Sects and the city

Nadine Elali

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Tripoli’s fighters are pawns in a regional game April 11, 2013 An anti-Syrian regime dynamic is also driving the violence in Tripoli. Salafists and other Islamist groups, which have had relatively small pools of supporters in the past, have now been emboldened by funding from Gulf sources and are mobilizing in support of Syria’s anti-Assad rebels.

Abu Mohammad, a resident of Sunni Bab al-Tabbaneh, told NOW that schools, mosques, and religious centers where Sunni scholars teach have mushroomed around Tripoli. Militant groups use these centers to recruit and Abu Mohammad says they pay recruits decent money through obscure charities. “An important part of this money we hear of is coming from Qatar. They are donating money, paying salaries, and funding religious schools and radio stations that lean towards Salafism,” he says.

Eager to maintain an image of ‘good faith’ as a principal of the Sunni community, Miqati has also been financing Islamist groups and well-known clerics in Tripoli. Future bloc’s former MP Mustafa Alloush spoke to NOW of monthly endowments being distributed by Miqati’s mediators to key Islamist figures.
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“Salafi Sheikh Salem al-Rafei, Imam of the Taqwa mosque in Bab al-Tabbaneh is one of them,” he says, “and he receives financial assistance worth $20,000 USD per month.” Al-Rafei is known for his pro-Syrian revolution stances, and Allouch believes that he enjoys impressive popular support and Miqati is interested in having him on his side.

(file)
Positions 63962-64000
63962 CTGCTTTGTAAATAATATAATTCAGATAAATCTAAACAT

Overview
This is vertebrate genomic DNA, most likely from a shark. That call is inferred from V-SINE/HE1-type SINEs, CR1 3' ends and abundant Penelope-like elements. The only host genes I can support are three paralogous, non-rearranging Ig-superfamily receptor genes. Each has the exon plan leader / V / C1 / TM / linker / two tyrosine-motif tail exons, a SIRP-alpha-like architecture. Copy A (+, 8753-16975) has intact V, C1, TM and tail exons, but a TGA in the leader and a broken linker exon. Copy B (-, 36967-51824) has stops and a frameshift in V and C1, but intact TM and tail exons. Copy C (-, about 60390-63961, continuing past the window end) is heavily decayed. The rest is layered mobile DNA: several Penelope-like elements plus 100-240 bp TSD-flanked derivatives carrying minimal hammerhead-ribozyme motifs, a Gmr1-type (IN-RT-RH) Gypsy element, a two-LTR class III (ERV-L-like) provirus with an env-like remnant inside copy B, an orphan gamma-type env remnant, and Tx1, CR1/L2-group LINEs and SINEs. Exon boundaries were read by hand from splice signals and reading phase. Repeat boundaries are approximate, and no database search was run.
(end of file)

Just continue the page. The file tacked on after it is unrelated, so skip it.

Alloush confidently claims that Bab al-Tabbaneh gunmen get their money and weapons from Lebanese political leaders, Miqati included. “Some of the brand-new machine guns found in Bab al-Tabbaneh cost $8,000 USD,” he stressed. “Who in an area of such poverty could afford to buy such weapons?

”Last summer, Prime Minister Najib Miqati slammed allegations that he is arming Salafist movements in the northern city of Tripoli, saying that such accusations are politically motivated.

A security official who spoke to NOW on condition of anonymity says that Miqati gains additional electoral points with Tripoli’s residents due to “aid services” his office provides for impoverished residents. Some of these “aid services” come as direct money payments to fighters, he adds. According to the official, the major leading fighters in Bab al-Tabbaneh are Saad Masri and Houssam Sabbagh. Masri, he adds, receives a $30,000 USD monthly salary.

In his official statements, PM Miqati acknowledged that a “large part” of the Tripoli unrest is a consequence of the war in Syria